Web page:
Thursday, April 18, 2019

Jimmie Price (#129)

Jimmie Price was the Tigers' backup catcher from 1967-1971. (Backing up Bill Freehan meant you didn't get much playing time.) 

Price was signed by the Pirates in 1960, and played in their farm system for 7 seasons (the last 3 at triple-A). Four days before the 1967 season, he was purchased by the Tigers (after already appearing on a 2nd-series Pirates Rookies card that year).

Jim spent 5 seasons as the Tigers' #2 catcher behind Freehan. His most playing time came in 1969, when he had career-highs in games (72), starts (49), complete games (44), and at-bats (192). Price also had 2 at-bats in the 1968 World Series.

The Tigers acquired Tom Haller from the Dodgers in December 1971 to back up Freehan in '72, spelling the end of Price’s career.

Jim has been broadcasting Tigers' games since the 1970s.

Monday, March 4, 2019

Fred Lasher (#356)

Fred Lasher was a relief pitcher for the Tigers in the late-1960s, then pitched most of 1970 for the Indians.

He was signed by the (old) Washington Senators before the 1960 season, and played in the minors for the better part of the next 8 seasons.

Lasher appeared in 11 games for the Twins in April and September 1963, but didn’t resurface in the majors until mid-August 1967 with the Tigers. Fred picked up 9 saves in his 17 games over the final 6 weeks of the season.

(According to the back of this card, the Tigers were in the National League in 1969. Was that a perk for winning the World Series?)

In his first full season (1968), he collected 5 saves, good for 3rd place among Tigers’ relievers. (It looks like they employed a closer-by-committee approach, as all 5 relief pitchers had between 2 and 7 saves.)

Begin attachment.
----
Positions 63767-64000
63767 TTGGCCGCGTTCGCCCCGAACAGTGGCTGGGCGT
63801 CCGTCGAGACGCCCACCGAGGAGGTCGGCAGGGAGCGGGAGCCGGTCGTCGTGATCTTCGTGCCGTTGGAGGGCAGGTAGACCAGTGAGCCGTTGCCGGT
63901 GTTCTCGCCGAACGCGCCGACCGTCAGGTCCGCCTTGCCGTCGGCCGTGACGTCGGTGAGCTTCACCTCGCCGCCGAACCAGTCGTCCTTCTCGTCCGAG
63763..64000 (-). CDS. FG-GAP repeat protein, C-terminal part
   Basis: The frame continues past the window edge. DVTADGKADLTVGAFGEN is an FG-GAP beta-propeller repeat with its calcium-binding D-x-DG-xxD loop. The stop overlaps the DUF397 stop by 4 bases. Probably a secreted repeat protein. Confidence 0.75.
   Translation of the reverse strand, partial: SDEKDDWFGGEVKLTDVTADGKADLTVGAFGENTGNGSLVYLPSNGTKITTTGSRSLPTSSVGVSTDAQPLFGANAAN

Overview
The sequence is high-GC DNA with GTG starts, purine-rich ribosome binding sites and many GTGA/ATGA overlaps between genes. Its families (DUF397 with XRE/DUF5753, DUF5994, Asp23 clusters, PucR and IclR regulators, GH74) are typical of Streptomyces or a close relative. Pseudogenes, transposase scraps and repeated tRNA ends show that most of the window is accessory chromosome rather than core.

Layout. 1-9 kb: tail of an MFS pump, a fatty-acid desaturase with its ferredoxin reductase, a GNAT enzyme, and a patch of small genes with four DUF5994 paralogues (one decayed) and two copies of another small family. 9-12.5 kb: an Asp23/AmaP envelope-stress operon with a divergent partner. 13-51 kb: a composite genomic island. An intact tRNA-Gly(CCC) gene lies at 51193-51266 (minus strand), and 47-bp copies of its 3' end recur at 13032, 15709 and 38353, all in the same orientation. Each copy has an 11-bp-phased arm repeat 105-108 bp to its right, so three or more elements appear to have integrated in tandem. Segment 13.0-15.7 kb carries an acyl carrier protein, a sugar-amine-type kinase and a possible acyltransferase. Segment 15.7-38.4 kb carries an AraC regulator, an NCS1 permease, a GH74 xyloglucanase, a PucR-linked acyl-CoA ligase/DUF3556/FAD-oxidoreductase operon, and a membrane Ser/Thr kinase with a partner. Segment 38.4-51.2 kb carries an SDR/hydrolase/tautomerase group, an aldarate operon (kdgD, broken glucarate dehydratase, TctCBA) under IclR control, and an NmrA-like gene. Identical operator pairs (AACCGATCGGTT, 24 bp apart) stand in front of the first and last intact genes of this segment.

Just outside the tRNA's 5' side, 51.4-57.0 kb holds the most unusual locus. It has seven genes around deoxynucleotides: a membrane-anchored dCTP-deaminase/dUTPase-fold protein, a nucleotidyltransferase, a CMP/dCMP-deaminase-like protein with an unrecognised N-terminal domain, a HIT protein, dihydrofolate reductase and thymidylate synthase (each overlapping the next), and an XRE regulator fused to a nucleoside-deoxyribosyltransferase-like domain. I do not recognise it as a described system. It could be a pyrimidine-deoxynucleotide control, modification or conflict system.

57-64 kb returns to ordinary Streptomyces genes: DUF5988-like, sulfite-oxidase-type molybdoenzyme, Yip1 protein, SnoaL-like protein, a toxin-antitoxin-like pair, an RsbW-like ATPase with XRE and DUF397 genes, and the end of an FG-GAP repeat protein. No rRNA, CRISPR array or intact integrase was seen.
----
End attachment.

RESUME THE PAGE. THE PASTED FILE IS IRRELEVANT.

Lasher remained in the Tigers’ bullpen until May 1970, when he was traded to the Indians. He pitched in 43 games for Cleveland that year, but compiled a 1-7 record and a 4.06 ERA.

The Angels selected him in the Rule 5 draft following the 1970 season, but he spent most of 1971 pitching in triple-A, while playing only 2 games for the Angels. He was released a week before the 1972 season began.

Sunday, December 23, 2018

Gary Waslewski (#607)

Gary Waslewski pitched for 5 teams in his short 6-year career.

He was signed by the Pirates in 1960, and eventually dealt to the Red Sox in 1964. Gary made his major-league debut with the AL champion Red Sox in June 1967, and also started game 6 of the World Series.

After 46 games in 2 years with Boston, he was traded to the NL Champion Cardinals after the 1968 season for shortstop Dick Schofield.

His good fortune didn’t last long, as he was flipped to the expansion Expos in June for pitcher Jim Grant. Gary started 14 of his 30 games for the Expos, and was 5th in innings pitched for a team using 18 pitchers in its inaugural season.

The following May, it was on to the Yankees. Waslewski pitched more games for the New York (50) than with any other team. The Yankees releases him near the end of Spring Training in 1972, and he was picked up by the Athletics in mid-May.

He only pitched 8 games for the A’s that season, spending most of the year in AAA ball. Gary pitched in triple-A for the Athletics (1973) and Red Sox (1974) before retiring.

Sunday, December 2, 2018

Larry Stahl (#494)

Larry Stahl had the misfortune of playing on some bad teams during his career: Kansas City Athletics (1964-66), Mets (1967-68), and Padres (1969-72). He finally received some payback by wrapping up his career with the 1973 Reds, and appeared in the 1973 NLCS, going 2-for-4 in spot duty.

Stahl was signed by the Athletics in 1960, and labored in the minors for 5 seasons before making his major-league debut in September 1964.

He played briefly for the A’s in 1965 (June and September), then was with the team for all of 1966, playing in 119 games. It’s odd that with all that playing time, he was left out of the 1967 Topps set. (Meanwhile, a stiff like Bruce Brubaker and his previous grand total of ZERO major league games got a card that year.)